Stavroz have been rising in the past few years as one of the very few full live bands with a dance music approach. Their sound is a fusion of electronic, indie, folk and world sounds.  If you’ve caught any of their shows, you’ve already witnessed the intricate simplicity with which they perform. They’ve recently released an EP on Viken Arman’s imprint ‘Denature Records’ titled ‘Kasambila’. The EP tingles the mind as much as it engages the feet: a dance record full emotive sonic expressions, immersive soundscapes and ecstatic rhythms. It’s safe to say that you’ve never heard anything that comes close to it, it’s a sound unique to this band. Before their performance at the divine intervention being dubbed ‘Gardens of Babylon: The Monestary’, we caught the boys for a quick chat and their responses were as off-guard as their music.

I’ve heard people call you the Pink Floyd of the new generation. I’ve literally heard wows and gasps from people during your Cercle performance. Your sound is so familiar and cozy yet inventive and unprecedented. Can you tell us mroe about the inner workings of the group that brought us this very specific yet broad brand of sound?

I guess it’s the synergy of 4 people with different musical backgrounds trying to find some common grounds. Two of the team share a background in electronic music, but all of us combined allows us to tap into world/folk music, indie rock, to even fanfare music and performances. Put us in one room and after enough time has passed, some good things start to come out and workflows get established.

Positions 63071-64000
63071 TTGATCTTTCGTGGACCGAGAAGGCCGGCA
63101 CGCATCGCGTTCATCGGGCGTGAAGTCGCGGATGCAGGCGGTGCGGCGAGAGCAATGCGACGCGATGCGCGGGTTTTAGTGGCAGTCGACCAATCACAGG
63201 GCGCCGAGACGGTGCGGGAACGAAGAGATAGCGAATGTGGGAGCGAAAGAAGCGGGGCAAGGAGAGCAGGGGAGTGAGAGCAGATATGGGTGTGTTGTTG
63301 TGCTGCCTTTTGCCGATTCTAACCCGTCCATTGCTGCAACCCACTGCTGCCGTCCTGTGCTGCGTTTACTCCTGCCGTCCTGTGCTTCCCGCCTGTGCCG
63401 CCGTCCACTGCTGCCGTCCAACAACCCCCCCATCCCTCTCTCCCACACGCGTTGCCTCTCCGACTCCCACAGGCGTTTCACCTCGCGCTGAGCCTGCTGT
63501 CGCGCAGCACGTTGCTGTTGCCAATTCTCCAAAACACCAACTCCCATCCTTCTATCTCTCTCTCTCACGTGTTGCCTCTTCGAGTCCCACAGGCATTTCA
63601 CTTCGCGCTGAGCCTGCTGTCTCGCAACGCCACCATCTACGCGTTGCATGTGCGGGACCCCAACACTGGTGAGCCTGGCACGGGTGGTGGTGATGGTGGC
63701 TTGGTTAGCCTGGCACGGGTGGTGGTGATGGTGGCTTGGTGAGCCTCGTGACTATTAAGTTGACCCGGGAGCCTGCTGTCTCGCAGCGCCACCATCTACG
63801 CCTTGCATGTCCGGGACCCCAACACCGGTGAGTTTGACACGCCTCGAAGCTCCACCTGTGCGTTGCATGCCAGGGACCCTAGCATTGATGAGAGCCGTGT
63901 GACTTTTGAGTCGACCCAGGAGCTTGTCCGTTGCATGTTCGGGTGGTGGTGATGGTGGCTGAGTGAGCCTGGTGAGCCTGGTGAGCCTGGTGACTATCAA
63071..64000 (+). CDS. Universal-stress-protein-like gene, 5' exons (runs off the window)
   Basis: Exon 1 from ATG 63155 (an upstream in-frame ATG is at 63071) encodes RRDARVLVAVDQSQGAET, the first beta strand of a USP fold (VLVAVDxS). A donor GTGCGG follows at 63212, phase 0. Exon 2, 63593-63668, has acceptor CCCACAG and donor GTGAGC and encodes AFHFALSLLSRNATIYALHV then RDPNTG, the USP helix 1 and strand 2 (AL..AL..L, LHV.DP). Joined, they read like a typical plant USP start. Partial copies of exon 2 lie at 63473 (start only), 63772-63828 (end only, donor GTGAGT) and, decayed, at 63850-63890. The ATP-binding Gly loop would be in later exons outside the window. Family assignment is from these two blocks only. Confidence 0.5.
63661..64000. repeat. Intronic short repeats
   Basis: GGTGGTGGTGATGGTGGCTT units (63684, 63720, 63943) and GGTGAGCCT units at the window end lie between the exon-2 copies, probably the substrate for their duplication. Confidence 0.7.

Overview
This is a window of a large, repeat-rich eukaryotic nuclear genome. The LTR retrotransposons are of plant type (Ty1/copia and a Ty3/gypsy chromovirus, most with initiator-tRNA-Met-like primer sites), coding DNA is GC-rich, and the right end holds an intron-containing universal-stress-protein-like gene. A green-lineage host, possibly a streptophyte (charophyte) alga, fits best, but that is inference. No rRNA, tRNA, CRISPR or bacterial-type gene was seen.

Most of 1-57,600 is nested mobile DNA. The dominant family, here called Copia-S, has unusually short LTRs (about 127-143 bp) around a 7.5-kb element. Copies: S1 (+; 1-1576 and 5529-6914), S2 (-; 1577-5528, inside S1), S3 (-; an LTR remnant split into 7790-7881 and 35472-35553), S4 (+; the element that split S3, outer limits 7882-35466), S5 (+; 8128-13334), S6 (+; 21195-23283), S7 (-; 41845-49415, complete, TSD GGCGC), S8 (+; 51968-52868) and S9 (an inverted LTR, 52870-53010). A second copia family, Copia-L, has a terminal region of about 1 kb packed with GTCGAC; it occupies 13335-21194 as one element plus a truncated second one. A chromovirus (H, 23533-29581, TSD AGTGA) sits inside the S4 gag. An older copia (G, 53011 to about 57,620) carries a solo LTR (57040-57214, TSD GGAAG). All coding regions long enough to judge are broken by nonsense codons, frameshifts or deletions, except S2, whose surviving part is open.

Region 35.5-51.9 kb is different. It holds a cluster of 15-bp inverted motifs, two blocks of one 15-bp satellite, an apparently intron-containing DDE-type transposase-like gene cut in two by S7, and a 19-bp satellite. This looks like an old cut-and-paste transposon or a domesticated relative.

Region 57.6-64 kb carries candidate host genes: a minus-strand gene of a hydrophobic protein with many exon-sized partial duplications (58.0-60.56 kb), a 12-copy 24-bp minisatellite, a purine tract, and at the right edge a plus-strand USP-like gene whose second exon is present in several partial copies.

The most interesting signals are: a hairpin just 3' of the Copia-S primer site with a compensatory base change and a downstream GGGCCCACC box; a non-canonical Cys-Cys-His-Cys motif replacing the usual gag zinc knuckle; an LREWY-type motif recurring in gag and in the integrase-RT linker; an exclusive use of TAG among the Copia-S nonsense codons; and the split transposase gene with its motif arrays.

Your energy as a group is infectious, it’s magical in its simplicity yet deep and dreamy in the emotions evoked. Where do you draw your inspiration from when you compose or jam together?

We’re constantly trying to figure out how to create new sounds that can serve in our music. Depending on what the sound is, or how it behaves, we even let it dictate the song and don’t really want to be held back by limitations (e.g. 4 to the floor rule in electronic dance music, or 4/4 measured bars).

There are certain elements that define your sounds: the muffled trumpet, the organic percussions, the muted guitars, the moving bass lines and the melancholic melodies. However, we’ve seen these elements used more intricately with every record. How do you think you evolved as musicians going from one record to the next?

We don’t bring new music that often, which allows us to grow a lot in the time between releases. And as every music-loving person, your personal taste tends to float from genre to genre. When we get triggered by new music, we automatically get inspired by it, driving us to figure out how it works and implement it in our own workflow.

How did the band come together, and how did you achieve the flawless synchronicity you play with?

IJsbrand, Maxim and myself (Gert) met at college. IJsbrand and myself were studying audio engineering, Maxim was a student in guitar classes. Stavroz originally started as a DJ duo, but our music quickly featured original recordings from several musicians. The only logical conclusion in our mind was to set up a live show, at which point we expanded to a band, turning to Maxim, who was already a regular guest in our recording sessions, and multi-instrumentalist Pieter. The flawless synchronicity is thanks to some technical feats and proper monitoring, but first and foremost, musicians with lots of stage experience.